OMD's new report shares insights on how to navigate 2021.
2021 is going to be another year of challenge but also a year of immense opportunity for brands. 2020 was a whirlwind of a year where we saw focus on short- term strategies, executives largely focused on maintaining business continuity, and weighing- up cutting costs, driving productivity and implementing safety measures against supportive innovation-led growth. As a result, investments in innovations suffered.
Coming into the new year, OMD Connecttions has released a new report that shares insights, based on data-informed learnings from 2020, on how to navigate 2021 with success.
Consumer behaviours and needs
Thw world we were once familiar with is long gone. The events of the last year have broken the world open to expose parts that need healing, and like many historical tipping points, we are now presented with short and long-term behavioural change. There is a shift now in the way we educate, entertain, work, shop and take care of our physical and mental wellbeing.
2020 saw a collective shift in consumer needs. This has manifested itself in three ways:
Evidence from Asia suggests a revival of local brands, with consumers prioritizing purpose and communities more than ever before. Hence, signalling the importance for global brands to better discover and find growth in uncomfortable places, be it in the areas of channel and trade distribution or even through local innovation.
Despite all this change some emerging needs aren’t going away, with consumers expectations of convenience being accelerated due to the pandemic. COVID-19 forced cultural experiences online, and saw us embrace and expect convenient virtual alternatives like never before. People’s liquid expectations are driving a number of important but pressing challenges that companies must work to address, whether that be:
The retail landscape was experiencing change even before the onset of the COVID-19 pandemic. While there was still uncertainty as to the trajectory, 2020 brought that into focus. The dramatic changes in consumer behavior have highlighted business models that haven’t been quick enough to adapt, digital experiences that haven’t lived up to expectations,etc. But on the positive side, the changes have also highlighted brands that were able to maintain a brand voice in an almost entirely virtual consumer relationship.
A trend that isn’t going away is the volatility of pricing in biddable media. It is crucial to understand, as media consumption continues to fluctuate and competitive landscapes continue to change. Secondly, audience. As previously explained, there have been significant changes to category demand and with it we have seen both new audiences, and the behavior of existing audiences change drastically.
Thirdly, is the importance of iterative testing. We’ve seen the most successful brands adapting to a more digital consumer are those that are agile enough to scale out learnings with speed. This type of iterative learning doesn’t come naturally to our industry, but we need to get comfortable with it as it’s here to stay.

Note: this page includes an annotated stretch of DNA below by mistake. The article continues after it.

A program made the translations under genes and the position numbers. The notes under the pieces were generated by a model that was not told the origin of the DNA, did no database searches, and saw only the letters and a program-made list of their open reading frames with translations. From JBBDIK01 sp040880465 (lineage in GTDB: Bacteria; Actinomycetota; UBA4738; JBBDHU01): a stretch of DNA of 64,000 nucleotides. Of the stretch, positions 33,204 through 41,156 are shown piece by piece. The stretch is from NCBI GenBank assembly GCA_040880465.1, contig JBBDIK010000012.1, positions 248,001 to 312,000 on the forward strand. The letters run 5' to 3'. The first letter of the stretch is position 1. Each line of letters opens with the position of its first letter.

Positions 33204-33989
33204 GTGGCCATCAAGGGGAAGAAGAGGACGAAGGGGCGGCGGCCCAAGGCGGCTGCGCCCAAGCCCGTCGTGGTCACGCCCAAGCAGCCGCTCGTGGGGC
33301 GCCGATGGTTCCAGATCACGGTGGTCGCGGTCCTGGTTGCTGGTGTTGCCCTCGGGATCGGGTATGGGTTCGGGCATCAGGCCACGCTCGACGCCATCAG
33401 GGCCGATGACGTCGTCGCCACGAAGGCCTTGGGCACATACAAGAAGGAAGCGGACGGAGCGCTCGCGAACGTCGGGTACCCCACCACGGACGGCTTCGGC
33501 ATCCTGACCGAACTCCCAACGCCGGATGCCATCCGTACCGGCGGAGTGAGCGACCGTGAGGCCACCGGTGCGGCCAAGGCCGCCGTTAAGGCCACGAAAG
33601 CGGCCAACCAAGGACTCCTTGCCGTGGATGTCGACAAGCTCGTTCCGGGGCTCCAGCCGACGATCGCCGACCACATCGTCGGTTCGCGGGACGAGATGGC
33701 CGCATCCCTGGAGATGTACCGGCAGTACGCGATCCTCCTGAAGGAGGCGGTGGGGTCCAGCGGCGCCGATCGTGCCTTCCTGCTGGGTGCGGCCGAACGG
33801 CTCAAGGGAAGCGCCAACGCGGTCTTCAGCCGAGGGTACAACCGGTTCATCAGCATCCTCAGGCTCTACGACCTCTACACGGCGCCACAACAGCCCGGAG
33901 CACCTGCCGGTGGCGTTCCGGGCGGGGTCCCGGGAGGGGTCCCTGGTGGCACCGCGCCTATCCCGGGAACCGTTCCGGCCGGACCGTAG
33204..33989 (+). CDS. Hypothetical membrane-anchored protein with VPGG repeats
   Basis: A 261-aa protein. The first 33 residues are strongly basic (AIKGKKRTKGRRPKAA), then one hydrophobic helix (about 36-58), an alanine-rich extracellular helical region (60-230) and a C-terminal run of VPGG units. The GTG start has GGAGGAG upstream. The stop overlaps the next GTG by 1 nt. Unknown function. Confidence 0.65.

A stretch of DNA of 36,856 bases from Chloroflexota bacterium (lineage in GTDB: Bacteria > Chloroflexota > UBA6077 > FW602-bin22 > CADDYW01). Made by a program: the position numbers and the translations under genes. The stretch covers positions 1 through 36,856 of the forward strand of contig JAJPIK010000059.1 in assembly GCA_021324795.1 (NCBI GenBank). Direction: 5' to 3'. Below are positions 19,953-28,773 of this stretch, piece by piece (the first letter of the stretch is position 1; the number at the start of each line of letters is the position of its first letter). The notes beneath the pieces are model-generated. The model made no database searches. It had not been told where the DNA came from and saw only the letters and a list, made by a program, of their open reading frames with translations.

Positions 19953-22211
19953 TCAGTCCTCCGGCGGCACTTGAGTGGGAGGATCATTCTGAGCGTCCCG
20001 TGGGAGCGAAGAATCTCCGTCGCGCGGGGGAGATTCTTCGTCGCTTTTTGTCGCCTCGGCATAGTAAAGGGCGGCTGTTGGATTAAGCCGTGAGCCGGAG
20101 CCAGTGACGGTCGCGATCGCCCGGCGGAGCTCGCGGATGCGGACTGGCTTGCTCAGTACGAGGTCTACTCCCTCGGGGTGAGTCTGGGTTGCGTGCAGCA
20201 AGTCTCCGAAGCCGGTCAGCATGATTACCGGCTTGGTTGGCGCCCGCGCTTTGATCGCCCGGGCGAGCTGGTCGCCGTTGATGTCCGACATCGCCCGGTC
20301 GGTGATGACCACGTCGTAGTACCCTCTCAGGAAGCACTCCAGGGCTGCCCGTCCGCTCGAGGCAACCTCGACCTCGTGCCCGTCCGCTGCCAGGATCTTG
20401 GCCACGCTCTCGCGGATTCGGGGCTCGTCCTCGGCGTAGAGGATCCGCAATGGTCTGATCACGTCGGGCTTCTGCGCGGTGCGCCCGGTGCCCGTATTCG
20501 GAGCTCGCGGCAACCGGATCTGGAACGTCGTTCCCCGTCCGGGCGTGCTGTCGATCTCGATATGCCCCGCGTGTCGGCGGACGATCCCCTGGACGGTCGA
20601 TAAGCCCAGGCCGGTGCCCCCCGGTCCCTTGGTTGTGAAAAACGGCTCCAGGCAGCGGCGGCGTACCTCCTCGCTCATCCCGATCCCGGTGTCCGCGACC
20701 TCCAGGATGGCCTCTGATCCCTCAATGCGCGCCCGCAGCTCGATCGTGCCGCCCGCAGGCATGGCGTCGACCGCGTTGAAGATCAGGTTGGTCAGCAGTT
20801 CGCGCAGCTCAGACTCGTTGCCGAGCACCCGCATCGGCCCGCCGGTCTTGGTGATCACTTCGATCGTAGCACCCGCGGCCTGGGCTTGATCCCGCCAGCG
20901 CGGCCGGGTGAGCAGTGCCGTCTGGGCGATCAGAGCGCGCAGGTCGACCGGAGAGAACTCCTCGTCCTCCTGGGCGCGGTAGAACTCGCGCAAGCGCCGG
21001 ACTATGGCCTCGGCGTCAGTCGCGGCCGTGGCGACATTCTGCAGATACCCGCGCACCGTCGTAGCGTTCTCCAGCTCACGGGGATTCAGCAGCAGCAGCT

This includes fundamental challenges to preparing for testing at scale, such as how to make funding available quickly.
As we prepare for the future of commerce, we need to do so in bi-fold because whilst digitalization will continue to drive fragmentation of market and offer more choice, more routes to market and ultimately more competition than ever before, it will also continue to empower consumers to further connect the dots at their convenience driving deep convergence of the shopping experience itself.
As markets become increasingly diverse and the consumer experience further converges, the successful brands will be the ones that are able to best understand the needs of the consumer across their journey and to use commerce environments to enable both buying and shopping. The winners will be those that design for the most relevant shopping experience, by embracing fragmented marketplaces and accelerating frictionless experiences. Those that are able to excel in both horizontal and vertical experiences and move into a new space of diagonal commerce – a place already starting to be occupied by brands like Etsy and Nike.
Digitalization of retail will accelerate the need for location-agnostic shopping experiences with product virtualization bringing consumers closer to products without being in the same physical space.Physical stores will also digitalize as interactive technologies improve, giving brands the chance to develop much more cohesive and immersive eco-systems. With this we can expect a sharp rise in consumer expectations, with brands that under-deliver, likely to be cast aside for one of the many alternative shopping experiences.
It’s important that we don’t assume that digitalized retail will not require the human touch. Shops will prosper if they learn to trade on emotional and we anticipate one-on-one interactions will become increasingly important for consumers.
2020 saw a different approach to data management. COVID-19 influenced how brands interacted with data as the report witnessed:
There was also a shift in how consumers responded to data with 73% supporting government contact tracing apps. Those who had previously been “very concerned” about how their data was used, dropped by 24%, and we are now seeing 83% of people willing to share their data to receive a more personalised experience. For brands, this has led to positive shift in the way marketing tech is invested and deployed.
2020 was also a year in which first party data became the go to asset, as data usage increased in periods of lockdown. Brands need to devise long-term strategies to use their first party data to connect with consumers. There are some seismic shifts impacting consumer awareness, as they become increasingly active in the data ecosystem, that we need to pay attention to in 2021:
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